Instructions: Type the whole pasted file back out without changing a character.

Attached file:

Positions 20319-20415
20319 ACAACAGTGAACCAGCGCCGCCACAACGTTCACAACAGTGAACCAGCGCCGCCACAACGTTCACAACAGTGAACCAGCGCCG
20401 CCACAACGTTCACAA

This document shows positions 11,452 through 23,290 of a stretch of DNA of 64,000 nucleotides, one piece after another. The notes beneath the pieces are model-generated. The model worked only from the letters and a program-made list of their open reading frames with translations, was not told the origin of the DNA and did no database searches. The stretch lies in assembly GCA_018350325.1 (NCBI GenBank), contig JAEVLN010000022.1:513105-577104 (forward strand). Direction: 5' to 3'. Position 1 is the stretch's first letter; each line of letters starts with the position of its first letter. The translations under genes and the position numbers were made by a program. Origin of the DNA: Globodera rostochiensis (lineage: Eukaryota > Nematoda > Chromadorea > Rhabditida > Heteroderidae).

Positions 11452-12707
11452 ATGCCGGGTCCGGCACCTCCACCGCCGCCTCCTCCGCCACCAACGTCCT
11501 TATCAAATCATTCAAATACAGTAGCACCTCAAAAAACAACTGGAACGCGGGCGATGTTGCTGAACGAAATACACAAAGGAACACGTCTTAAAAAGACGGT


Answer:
Positions 20319-20415
20319 ACAACAGTGAACCAGCGCCGCCACAACGTTCACAACAGTGAACCAGCGCCGCCACAACGTTCACAACAGTGAACCAGCGCCG
20401 CCACAACGTTCACAA

This document shows positions 11,452 through 23,290 of a stretch of DNA of 64,000 nucleotides, one piece after another. The notes beneath the pieces are model-generated. The model worked only from the letters and a program-made list of their open reading frames with translations, was not told the origin of the DNA and did no database searches. The stretch lies in assembly GCA_018350325.1 (NCBI GenBank), contig JAEVLN010000022.1:513105-577104 (forward strand). Direction: 5' to 3'. Position 1 is the stretch's first letter; each line of letters starts with the position of its first letter. The translations under genes and the position numbers were made by a program. Origin of the DNA: Globodera rostochiensis (lineage: Eukaryota > Nematoda > Chromadorea > Rhabditida > Heteroderidae).

Positions 11452-12707
11452 ATGCCGGGTCCGGCACCTCCACCGCCGCCTCCTCCGCCACCAACGTCCT
11501 TATCAAATCATTCAAATACAGTAGCACCTCAAAAAACAACTGGAACGCGGGCGATGTTGCTGAACGAAATACACAAAGGAACACGTCTTAAAAAGACGGT